As soon as Yingluck came to power, she had to deal with a massive flood disaster that hit a large part of the country. This led to a great economical shut down of various vital foreign-owned manufacturing operations in the country and hundreds of people lost their lives. However, the economic conditions improved when these companies came back in 2012.
But what became a true hurdle for her was the constant pressing from the opposition party, accusing her to be nothing more than a mere proxy for her exiled brother Thaksin. In 2013, Yingluck’s government made an attempt to grant amnesty to those who were involved in the political tensions between 2006 and 2010. It was believed that it would include her brother as well in this. This grant stumbled hard at the legislature and resulted in anti-government protests towards the end of the year. Although Yingluck was quick at dissolving this legislature and scheduled for an early elections in the February of 2014, the opposition party disrupted the polling process so bad that the court had to declare the election invalid.
However, as they say everything- good or bad - comes to an end. The era of Yingluck was not an exception. Yingluck was removed from her office on the charge of illegally removing a government official early in her administration days. Later on, she was accused of various corruption charges from a rice-subsidy program instituted by her government. This meant that she would not be able to run any public office for the next five years.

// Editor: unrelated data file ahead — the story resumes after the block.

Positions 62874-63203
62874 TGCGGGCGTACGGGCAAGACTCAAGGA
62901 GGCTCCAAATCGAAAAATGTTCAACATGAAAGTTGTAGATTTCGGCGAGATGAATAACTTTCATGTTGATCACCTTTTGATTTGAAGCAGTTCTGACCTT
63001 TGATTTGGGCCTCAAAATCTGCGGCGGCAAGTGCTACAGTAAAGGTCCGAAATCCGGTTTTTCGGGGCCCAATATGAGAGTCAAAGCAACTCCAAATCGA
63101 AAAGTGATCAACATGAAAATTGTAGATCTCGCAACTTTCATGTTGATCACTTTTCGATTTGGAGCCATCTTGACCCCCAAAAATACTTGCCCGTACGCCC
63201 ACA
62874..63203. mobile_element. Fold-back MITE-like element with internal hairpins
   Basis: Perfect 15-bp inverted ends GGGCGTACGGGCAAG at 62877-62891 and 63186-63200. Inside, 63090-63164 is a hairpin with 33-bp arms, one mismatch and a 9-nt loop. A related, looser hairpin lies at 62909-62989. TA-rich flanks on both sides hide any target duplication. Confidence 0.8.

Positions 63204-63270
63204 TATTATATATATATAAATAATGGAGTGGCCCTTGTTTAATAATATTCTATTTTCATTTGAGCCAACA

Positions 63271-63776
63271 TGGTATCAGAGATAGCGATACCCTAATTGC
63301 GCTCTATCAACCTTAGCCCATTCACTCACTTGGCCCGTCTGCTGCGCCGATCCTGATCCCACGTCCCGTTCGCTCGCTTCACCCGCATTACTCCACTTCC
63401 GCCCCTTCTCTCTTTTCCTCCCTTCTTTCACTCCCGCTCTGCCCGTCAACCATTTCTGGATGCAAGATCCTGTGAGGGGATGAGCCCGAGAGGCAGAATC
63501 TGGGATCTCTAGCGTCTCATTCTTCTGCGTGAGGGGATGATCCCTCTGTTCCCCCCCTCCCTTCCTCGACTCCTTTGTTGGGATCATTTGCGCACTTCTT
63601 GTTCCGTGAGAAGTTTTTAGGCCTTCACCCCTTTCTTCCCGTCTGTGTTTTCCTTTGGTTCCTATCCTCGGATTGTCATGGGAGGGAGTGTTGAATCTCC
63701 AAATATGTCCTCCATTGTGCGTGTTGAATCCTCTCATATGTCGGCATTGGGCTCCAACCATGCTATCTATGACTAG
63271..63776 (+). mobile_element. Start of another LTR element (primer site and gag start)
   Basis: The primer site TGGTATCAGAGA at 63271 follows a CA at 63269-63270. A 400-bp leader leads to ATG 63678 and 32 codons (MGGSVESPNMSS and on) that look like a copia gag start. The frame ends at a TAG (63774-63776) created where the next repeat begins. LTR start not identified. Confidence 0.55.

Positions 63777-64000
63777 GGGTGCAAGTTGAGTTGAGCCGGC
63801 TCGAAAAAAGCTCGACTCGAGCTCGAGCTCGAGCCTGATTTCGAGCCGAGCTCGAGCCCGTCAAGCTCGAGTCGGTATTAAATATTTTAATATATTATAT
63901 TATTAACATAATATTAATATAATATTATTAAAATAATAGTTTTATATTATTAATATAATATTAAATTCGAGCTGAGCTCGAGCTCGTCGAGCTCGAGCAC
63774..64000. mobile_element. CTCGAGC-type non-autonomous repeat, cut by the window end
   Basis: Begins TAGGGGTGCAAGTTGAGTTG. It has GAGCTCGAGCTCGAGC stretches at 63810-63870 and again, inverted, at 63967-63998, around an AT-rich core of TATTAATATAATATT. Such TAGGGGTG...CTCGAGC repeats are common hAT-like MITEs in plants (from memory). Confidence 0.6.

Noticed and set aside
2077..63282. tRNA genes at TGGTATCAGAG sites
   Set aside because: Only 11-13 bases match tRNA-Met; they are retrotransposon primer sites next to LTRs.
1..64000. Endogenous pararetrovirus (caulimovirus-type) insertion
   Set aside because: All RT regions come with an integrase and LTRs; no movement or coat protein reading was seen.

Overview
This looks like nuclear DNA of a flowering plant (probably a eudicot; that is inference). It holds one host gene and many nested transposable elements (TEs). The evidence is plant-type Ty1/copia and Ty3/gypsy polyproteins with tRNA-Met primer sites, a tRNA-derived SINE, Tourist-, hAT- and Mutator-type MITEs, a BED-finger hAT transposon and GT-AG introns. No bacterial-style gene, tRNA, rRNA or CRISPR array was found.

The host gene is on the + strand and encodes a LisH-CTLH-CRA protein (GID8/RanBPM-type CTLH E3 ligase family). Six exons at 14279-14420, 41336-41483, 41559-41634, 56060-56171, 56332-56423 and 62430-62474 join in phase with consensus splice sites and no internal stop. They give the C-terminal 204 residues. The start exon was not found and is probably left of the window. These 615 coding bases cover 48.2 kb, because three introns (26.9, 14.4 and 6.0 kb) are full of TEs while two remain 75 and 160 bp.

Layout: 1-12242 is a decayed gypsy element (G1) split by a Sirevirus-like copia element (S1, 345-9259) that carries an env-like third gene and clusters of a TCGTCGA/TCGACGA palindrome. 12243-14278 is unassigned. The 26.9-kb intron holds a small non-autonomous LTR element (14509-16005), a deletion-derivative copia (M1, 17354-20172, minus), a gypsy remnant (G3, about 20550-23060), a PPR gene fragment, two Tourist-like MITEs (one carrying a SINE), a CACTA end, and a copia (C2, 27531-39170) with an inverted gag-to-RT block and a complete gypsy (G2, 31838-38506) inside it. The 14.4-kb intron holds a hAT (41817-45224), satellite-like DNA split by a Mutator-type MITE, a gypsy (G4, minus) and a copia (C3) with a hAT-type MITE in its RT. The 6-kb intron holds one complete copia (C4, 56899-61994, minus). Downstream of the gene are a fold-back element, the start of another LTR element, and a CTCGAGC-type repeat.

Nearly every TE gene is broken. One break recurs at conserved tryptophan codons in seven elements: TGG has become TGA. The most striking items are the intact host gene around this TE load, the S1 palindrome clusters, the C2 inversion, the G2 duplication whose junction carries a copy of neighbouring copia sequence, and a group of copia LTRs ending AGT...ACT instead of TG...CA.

For all the charges that Yingluck has been associated with, the trail began in 15th January 2016. On August 2017, when the Supreme Court was scheduled to pronounce her judgement, Yingluck failed to appear before the court. An arrest warrant was issued against her and to confiscate her bail money. If reports are to be believed, it is said that Yingluck fled from the country ahead of the verdict.
Yingluck has always been a private person and kept her personal life under the wraps.
With her elder brother Thaksin’s growing influence in the political circuit, it became easier for Yingluck to rule the family business while her brother was busy running the country.
She got married in 1995 to Anusorn Amorchat, a Thai businessman. He is an executive of the Charoen Pokphand Group. Presently, he is in charge of M-Link Asia Corporation that sells mobile phones and its accessories. Together they have a son named Supasek.
As of September 2017, the estimated net worth of Yingluck Shinawatra is said to be around $17 million.